Talking about the use of Kashmiri embroidery in his collection, he said: "I was in Kashmir for the film 'Rockstar' recently and I found Kashmiri embroidery very inspirational. So, I decided to use a lot of Kashmiri work in my new clothesline. Basically this collection is very Indian and it celebrates Indian crafts and Indian cuts." — IANS

Date with kathak maestro
I learnt bharatnatyam from Hema Rajgopalan before I took a strong liking for kathak. Thereafter, I devoted 10 years to learn its nuances. — Jaysi Chandra
SD Sharma

Although I left Chandigarh as an infant to migrate to the US, all this while I have remained rooted to Indian ethical values and its rich cultural heritage," shares Jaysi Chandra, renowned kathak dancer. "I learnt bharatnatyam from Hema Rajgopalan before I took a strong liking for kathak. Thereafter, I devoted 10 years to learn its finer nuances," she adds.

In the city for a performance on the invitation of Pracheen Kala Kendra, she shares her views.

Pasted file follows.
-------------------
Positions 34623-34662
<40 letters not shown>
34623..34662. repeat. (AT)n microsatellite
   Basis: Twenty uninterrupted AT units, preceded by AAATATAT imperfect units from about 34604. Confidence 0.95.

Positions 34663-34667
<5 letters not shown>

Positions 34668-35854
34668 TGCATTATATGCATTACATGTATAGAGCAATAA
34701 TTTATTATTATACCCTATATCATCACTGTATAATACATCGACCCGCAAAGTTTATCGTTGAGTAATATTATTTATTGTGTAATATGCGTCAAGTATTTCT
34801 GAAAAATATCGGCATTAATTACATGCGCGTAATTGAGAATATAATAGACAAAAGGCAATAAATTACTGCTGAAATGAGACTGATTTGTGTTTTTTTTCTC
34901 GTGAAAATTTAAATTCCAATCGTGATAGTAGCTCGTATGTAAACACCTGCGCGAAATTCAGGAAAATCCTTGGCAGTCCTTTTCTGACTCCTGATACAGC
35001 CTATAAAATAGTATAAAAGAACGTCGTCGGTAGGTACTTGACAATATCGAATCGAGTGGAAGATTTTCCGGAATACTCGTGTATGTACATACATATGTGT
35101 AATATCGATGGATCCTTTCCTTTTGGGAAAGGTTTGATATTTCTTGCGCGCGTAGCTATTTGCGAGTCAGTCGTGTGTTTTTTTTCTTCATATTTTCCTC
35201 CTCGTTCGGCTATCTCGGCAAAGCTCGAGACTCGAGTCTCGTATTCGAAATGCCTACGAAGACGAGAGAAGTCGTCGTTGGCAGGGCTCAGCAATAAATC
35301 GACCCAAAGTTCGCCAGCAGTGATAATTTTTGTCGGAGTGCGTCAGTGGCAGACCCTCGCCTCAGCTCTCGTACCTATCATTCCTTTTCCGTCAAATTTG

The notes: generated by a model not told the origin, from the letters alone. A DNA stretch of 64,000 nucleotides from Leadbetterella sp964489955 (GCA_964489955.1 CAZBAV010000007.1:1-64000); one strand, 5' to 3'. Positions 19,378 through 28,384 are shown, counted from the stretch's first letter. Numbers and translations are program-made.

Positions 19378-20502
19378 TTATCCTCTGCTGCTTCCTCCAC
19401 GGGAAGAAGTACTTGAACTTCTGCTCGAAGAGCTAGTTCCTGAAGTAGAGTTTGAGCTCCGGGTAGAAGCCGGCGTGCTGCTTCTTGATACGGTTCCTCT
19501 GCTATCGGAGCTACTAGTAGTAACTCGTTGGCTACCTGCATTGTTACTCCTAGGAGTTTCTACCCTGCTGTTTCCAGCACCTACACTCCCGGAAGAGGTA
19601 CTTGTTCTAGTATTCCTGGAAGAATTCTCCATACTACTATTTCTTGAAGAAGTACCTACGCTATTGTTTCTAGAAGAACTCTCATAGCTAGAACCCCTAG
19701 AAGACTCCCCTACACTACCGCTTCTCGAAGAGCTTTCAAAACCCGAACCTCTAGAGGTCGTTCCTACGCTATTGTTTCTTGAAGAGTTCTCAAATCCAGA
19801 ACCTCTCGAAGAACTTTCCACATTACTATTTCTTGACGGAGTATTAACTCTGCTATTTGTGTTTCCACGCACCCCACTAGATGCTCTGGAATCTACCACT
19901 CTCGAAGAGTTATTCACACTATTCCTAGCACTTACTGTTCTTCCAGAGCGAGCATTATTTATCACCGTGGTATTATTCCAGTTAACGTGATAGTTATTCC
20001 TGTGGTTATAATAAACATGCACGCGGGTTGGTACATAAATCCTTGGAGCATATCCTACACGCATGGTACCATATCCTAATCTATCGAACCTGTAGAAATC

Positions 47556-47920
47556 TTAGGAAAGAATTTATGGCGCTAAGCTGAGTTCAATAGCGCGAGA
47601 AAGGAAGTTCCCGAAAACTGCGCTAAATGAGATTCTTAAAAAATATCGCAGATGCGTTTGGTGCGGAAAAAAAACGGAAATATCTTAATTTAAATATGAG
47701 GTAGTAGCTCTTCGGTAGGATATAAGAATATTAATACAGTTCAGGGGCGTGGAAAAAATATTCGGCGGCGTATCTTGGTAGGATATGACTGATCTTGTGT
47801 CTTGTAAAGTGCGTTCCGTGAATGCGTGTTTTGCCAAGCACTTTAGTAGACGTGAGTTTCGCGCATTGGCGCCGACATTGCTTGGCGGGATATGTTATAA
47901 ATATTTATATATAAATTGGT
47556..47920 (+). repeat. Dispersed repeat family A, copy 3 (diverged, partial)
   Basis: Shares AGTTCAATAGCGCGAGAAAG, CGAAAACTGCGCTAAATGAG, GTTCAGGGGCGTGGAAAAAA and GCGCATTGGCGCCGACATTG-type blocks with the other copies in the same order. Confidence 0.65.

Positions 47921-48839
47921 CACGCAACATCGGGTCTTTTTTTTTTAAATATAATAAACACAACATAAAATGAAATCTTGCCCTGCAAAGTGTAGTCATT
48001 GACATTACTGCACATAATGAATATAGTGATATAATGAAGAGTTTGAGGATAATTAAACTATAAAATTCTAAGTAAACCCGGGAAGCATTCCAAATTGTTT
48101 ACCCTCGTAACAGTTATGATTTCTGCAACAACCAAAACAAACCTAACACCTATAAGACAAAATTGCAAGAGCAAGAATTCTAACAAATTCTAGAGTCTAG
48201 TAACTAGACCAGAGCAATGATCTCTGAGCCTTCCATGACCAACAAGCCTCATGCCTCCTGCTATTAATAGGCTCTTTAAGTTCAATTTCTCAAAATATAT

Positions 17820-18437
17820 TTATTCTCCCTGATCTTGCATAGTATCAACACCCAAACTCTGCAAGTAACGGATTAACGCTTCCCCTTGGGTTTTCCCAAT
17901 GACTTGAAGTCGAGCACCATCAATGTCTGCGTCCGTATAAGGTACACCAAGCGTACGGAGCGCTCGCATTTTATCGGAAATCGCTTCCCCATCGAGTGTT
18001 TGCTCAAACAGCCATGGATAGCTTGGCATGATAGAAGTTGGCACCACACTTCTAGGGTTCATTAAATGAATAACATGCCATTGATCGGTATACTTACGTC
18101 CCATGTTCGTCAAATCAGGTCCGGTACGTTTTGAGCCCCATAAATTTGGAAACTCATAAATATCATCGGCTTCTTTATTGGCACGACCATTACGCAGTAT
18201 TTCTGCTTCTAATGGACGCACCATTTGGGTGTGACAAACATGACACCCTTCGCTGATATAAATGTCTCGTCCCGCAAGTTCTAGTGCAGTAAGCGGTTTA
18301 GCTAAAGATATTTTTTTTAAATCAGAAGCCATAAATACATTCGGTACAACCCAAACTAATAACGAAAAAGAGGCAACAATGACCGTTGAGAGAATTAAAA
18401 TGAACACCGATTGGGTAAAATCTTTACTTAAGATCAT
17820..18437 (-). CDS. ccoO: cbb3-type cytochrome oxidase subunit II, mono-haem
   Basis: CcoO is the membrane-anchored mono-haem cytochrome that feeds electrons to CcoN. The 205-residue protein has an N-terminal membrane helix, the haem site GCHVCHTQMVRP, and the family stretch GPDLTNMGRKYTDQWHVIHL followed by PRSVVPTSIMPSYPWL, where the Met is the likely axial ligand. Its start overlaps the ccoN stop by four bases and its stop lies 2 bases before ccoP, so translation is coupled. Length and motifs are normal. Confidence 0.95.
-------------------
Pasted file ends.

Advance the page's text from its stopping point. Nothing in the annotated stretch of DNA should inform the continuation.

On City Beautiful

"I have been visiting the city to get rejuvenated. Every time you find something new. Now the city boasts of the Tagore Theatre with a galore of cultural events and Pracheen Kala Kendra's sangeet samroh as well as baithak programmes," says Jaysi.

On time-management

"Though musical arts and medicine both have healing powers, practising both together is an arduous task," she says while giving full credit to her parents who helped her handle both the aspects.

On performances

"Besides Radha-Krishna myths, my dance compositions are replete with socio-cultural themes like 'soldier'. I have performed in the US, Cuba, Gibraltar, London and others countries, but four performances in India, before an intrusive audience, were a real test."

Kathak Vs Ballet

Kathak generates emotional fervour with gestures conveying a wealth of meaning, while ballet sometimes exudes mechanical virtuosity.

Amjad Ali Khan to enthral
SD Sharma

The Third Chandigarh Arts and Heritage Festival 2011, scheduled to take-off on March 25, promises it all - dances, art workshops, musical nights and interactive literary sessions. The annual extravaganza organised by the Chandigarh administration is being eagerly awaited by city folks. "The festival aims at establishing Chandigarh as a global destination for arts and cultural tourism," says Ram Niwas, UT home secretary.